Following on from the last blog about keeping calm and carrying on, there were other times in Paul’s life when God did not say to Paul what he said in Acts 18:9, and Paul went through excruciating suffering of mind – and body.
Paul gave us a list of his “troubles, hardships and distresses” too, in 2 Corinthian 6:5-10, which included “beatings, imprisonments, riots, sleepless nights, hunger, and being regarded as an impostor (a fake).” It seemed the whole world was against him, which he expressed two chapters earlier, about him and those with him being “hard pressed, perplexed, persecuted and struck down,” and it never seemed to end.
He was also “given a thorn in my flesh, a messenger from Satan, to torment me” in 2 Corinthians 12:7, which clearly bothered him terribly, but God did not stop it or remove it (verse 8). Put all that lot together and it’s not surprising there came a point when Paul hit the wall, and he came to the end of his rope.
Mentally, emotionally, and even spiritually he was shot, and no way could he “Keep calm and carry on.” Or, as he expressed it in 2 Corinthians 1:8, the hardships he and his companions suffered were so stressful they were “far beyond our ability to endure, so that we despaired even of life.” Today we’d likely call that suicidal, or at best a “major depressive disorder.” Either way, deep down Paul had had it. He was done: “In our hearts we felt the sentence of death,” verse 9.
We know God had his reasons for allowing all these things to happen to Paul, like teaching him and his companions “not to rely on themselves but on God” (verse 9), and that the “all-surpassing power is from God and not from us,” 2 Corinthians 4:7, and in 2 Corinthians 12:7 it was to “keep me (personally) from becoming conceited” because of the “great revelations” God had been giving him. But that doesn’t sugar coat a clear fact we face as Christians, that life now can be tough to the point we can hit a wall too. We can’t just stay calm and carry on. We’ve had it, and we can’t take any more.
I remember saying exactly that to my Doctor when I’d hit the wall too. His advice was to “walk through it,” which has proved helpful, but I’d rather hear it from my spiritual Doc, the Holy Spirit. And true to him being our Comforter he tells us, “for a little while you may have to suffer grief in all kinds of trials,” 1 Peter 1:6, so at least we have someone “up there” who truly understands what we go through, and he also gives us the reason for it. It’s “so that your faith – of greater worth than gold” is being “refined by fire,” so that what we’re left with is “proved genuine and results in praise, glory and honour when Jesus Christ is revealed,” verse 7.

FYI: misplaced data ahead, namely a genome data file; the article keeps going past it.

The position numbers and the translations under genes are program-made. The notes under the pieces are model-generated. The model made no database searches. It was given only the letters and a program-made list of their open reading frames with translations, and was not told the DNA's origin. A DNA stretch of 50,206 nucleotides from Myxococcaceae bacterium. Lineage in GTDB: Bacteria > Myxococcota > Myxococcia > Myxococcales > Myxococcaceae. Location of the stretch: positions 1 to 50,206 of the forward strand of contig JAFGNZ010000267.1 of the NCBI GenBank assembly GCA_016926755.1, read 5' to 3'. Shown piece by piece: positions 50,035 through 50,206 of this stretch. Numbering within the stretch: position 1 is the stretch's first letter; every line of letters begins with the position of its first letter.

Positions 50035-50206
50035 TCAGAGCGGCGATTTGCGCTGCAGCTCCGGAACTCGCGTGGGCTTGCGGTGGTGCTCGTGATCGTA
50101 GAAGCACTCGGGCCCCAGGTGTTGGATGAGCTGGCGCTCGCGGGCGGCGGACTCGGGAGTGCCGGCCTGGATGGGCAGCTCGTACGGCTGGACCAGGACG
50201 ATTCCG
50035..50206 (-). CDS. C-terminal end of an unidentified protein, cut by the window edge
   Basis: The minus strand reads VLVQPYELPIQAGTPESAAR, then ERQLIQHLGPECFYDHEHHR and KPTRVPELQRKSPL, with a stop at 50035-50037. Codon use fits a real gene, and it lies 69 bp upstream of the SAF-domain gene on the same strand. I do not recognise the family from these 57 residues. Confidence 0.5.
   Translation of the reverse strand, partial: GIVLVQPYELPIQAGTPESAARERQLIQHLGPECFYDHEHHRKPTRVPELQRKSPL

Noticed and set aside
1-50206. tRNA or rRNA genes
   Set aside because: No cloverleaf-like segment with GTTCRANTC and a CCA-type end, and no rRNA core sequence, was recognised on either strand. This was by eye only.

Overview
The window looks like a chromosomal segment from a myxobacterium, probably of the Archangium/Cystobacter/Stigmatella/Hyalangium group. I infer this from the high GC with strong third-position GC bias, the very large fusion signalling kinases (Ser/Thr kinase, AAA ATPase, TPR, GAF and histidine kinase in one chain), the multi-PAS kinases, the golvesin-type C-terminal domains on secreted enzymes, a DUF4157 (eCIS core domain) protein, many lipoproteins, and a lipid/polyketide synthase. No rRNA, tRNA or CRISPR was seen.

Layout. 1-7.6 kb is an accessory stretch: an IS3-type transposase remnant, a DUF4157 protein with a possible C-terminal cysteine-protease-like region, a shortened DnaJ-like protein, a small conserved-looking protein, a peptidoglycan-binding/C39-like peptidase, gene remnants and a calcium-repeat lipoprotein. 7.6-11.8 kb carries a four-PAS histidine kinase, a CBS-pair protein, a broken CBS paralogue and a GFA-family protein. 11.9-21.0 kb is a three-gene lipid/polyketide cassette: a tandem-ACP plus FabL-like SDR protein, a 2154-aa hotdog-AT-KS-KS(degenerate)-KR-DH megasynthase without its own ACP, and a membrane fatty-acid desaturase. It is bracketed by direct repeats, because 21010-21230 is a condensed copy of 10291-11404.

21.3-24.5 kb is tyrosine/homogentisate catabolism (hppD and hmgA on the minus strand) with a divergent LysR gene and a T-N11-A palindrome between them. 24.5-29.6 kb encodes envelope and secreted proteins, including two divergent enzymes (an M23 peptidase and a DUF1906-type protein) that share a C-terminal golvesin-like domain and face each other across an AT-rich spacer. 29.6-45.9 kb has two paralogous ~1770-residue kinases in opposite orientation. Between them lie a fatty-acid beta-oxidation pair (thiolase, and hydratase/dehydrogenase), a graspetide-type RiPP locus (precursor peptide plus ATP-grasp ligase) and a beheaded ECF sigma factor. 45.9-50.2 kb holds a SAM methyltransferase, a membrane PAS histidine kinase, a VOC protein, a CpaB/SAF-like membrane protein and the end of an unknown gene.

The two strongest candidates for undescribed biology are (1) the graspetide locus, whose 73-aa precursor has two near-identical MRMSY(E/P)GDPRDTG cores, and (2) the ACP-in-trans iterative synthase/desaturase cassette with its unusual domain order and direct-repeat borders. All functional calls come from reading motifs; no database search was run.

Genuine means it’s real. We’ve reached the point of God being so real that we really do trust him no matter what circumstances we find ourselves in. But how do we reach that point? According to Paul, who must’ve known this from his considerable experience in suffering, it comes from “in everything by prayer and petitions, with thanksgiving, present your requests to God,” Philippians 4:6. We can do that legitimately, which is where the “thanksgiving” part comes in, that we really can take “everything” we’re anxious and worried about to God, because how else will he become real?
That’s our bit in the process, but God then responds too, because in verse 7, “the peace of God, which transcends (our) understanding, will guard your hearts and minds in Christ Jesus.” In other words, he’ll enable us to “Keep calm and carry on,” just as he did Paul. Despite the constant battering Paul got he was never “crushed,” nor did his “despair” and endless persecution leave him permanently scarred or feeling abandoned (2 Corinthians 4:8-9).
So God may not actually speak to us to “Keep calm and carry on” like he did with Paul, but he’ll prove it instead through our experience.